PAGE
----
Introducing the North American Industry Classification System

By Murphy, John B. | Monthly Labor Review, July 1998 | Go to article overview
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Introducing the North American Industry Classification System

Murphy, John B., Monthly Labor Review

In 1997, the Office of Management and Budget (OMB) announced the adoption of a new standardized system for classifying industries--the North American Industry Classification System (NAICS).(1) NAICS will replace the Standard Industrial Classification (SIC) system and thus represents one of the most profound changes for government statistical programs since the 1930s.(2) Although the current system has been revised and updated periodically, the basic structure has remained intact since its inception. The NAICS revision is much broader--many more industries are identified under the new system, and they are organized on the basis of their production activities (supply) alone, as opposed to the mixture of supply and demand characteristics used to classify industries under the sic. NAICS also seeks to standardize the classification systems of the three partners to the North American Free Trade Agreement (NAFTA), the United States, Canada, and Mexico.

Industrial classification systems provide the structure for collecting and aggregating economic data, as well as for analyzing, presenting, and disseminating such data. Economic changes that have taken place in the last several decades-such as the movement toward a more services-oriented economy, the increased use of computers and other new technology, and globalization--have precipitated the need for a new system of industrial classification. Twenty years ago, for example, there was no need for statistics on communications resellers, database publishers, Internet service providers, or electronic publishers. NAICS identifies these and other emerging economic activities that do not easily fit into the current sic structure.

Although converting to NAICS will provide many advantages, the transition to the new system also will create some difficulties for data collectors and users. Breaks will occur, for example, in many time series that are based on the sic system. This report provides a brief overview of NAICS--covering its background, development, principles, structure, and implementation--and also discusses some of the issues that data collectors and users must face as more and more government and private statistical programs convert to the new system.


Over the course of its economic history, the United States has gone from a largely agrarian economy in its earliest period, to one based more on manufacturing following the Industrial Revolution, to the current, more services-oriented economy of the late 20th century. To better accommodate the many new manufacturing industries and other changes that had occurred in the early 1900s, the Standard Industrial Classification (SIC) system was developed in the 1930s. The sic system provided a consistent framework for assigning descriptive industry codes to each establishment, as well as for the subsequent collection, tabulation, and analysis of economic statistics by government agencies and private research firms.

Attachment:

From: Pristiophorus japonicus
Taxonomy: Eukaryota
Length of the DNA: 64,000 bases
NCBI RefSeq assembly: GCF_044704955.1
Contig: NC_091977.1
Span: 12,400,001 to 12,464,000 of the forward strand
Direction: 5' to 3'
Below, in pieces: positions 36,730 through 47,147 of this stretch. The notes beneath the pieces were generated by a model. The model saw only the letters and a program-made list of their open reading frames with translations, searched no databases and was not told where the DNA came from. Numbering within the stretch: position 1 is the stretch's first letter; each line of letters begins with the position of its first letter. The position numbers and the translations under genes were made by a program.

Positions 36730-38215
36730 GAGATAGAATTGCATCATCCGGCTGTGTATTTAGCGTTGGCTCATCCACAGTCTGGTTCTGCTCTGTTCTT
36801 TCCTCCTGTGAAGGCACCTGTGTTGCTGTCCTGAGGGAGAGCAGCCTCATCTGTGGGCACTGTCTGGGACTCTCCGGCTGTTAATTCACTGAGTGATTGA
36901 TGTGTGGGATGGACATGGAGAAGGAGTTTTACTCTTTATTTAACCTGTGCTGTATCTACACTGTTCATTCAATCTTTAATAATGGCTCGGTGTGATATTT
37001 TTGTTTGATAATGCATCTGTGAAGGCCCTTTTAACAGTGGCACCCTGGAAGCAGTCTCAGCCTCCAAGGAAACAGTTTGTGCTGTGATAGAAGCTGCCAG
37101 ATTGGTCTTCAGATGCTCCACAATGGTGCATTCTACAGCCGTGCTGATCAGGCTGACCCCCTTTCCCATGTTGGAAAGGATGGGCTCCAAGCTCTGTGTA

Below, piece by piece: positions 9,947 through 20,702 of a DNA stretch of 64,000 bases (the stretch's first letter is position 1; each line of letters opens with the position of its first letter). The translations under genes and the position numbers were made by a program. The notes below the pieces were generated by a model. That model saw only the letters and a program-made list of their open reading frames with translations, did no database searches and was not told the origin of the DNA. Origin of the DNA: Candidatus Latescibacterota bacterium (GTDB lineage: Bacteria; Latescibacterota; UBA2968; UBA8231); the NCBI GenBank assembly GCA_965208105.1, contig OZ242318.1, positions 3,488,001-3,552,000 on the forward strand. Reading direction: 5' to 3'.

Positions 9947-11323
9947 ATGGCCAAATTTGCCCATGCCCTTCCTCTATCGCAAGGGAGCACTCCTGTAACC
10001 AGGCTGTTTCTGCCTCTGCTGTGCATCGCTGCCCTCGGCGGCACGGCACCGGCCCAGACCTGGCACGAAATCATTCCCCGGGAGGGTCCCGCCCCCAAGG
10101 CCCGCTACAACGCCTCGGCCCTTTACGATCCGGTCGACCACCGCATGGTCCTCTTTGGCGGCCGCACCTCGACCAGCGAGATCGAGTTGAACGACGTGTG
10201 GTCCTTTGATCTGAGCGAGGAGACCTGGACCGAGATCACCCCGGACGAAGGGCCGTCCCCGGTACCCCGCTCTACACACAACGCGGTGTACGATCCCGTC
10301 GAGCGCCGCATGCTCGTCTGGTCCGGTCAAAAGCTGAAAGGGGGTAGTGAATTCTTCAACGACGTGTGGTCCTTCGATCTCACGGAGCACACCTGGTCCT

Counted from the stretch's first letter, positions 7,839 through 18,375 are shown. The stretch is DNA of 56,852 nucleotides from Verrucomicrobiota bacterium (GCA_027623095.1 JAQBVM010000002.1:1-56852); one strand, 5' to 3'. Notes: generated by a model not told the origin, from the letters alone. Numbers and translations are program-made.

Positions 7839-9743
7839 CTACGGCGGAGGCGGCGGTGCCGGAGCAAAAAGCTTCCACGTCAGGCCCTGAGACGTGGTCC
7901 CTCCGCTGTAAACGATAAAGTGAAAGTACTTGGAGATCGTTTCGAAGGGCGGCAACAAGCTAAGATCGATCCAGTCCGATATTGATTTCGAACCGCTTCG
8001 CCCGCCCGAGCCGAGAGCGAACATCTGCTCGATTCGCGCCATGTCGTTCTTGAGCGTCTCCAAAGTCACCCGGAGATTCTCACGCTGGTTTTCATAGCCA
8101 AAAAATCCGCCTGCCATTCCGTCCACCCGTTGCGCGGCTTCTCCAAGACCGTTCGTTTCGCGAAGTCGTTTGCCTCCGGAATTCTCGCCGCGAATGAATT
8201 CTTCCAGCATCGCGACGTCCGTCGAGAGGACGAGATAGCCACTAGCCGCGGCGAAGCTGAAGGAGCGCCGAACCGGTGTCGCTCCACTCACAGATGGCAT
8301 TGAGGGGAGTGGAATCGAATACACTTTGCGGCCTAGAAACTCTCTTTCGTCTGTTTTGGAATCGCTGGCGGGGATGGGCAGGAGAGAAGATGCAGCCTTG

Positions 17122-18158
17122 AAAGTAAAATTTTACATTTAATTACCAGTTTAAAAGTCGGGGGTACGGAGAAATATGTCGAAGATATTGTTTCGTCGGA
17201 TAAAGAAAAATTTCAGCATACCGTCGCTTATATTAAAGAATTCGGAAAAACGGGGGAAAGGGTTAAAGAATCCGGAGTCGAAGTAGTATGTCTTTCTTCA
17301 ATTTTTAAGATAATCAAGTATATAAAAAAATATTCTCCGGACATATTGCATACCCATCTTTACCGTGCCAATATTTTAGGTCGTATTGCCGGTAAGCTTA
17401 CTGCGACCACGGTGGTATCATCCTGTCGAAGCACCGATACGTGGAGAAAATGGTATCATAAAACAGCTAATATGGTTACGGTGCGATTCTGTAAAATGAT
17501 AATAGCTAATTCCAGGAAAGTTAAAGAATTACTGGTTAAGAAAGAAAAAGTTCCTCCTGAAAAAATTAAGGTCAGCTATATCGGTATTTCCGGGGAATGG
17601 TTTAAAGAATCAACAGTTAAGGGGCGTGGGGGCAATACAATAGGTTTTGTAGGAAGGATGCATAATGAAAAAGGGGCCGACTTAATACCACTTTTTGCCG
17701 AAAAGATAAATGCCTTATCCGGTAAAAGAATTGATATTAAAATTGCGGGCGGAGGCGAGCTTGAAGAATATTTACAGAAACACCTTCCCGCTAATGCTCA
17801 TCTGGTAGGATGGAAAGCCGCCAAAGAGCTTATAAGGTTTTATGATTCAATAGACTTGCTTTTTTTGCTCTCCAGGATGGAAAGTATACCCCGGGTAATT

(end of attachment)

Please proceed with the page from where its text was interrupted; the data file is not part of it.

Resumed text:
Since its inception, the sic system has been revised and updated periodically, about every 10 or 15 years. The most recent revision took place in 1987, when a number of new high technology industries were identified, especially within computer-related services. Categories for computer and software stores, video tape rental stores, and plastic bottle manufacturers, for example, were introduced for the first time in 1987.

The 1987 revision left 75 percent of the industries unchanged, however, and the basic structure of the system was left largely intact. Also, while the sic system adequately reflects the manufacturing sector of the economy, it provides insufficient detail for the services sector. Newly developed industries in information services, health care provision, and even high-tech manufacturing cannot be adequately studied under the current sic system because they are not separately identified at the most basic level of aggregation, the industry level.

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